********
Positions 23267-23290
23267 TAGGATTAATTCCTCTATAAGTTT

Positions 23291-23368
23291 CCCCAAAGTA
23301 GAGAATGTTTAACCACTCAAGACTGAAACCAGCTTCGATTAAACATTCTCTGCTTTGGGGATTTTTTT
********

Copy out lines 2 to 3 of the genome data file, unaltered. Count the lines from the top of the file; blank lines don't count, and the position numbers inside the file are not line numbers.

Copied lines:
23267 TAGGATTAATTCCTCTATAAGTTT

Positions 23291-23368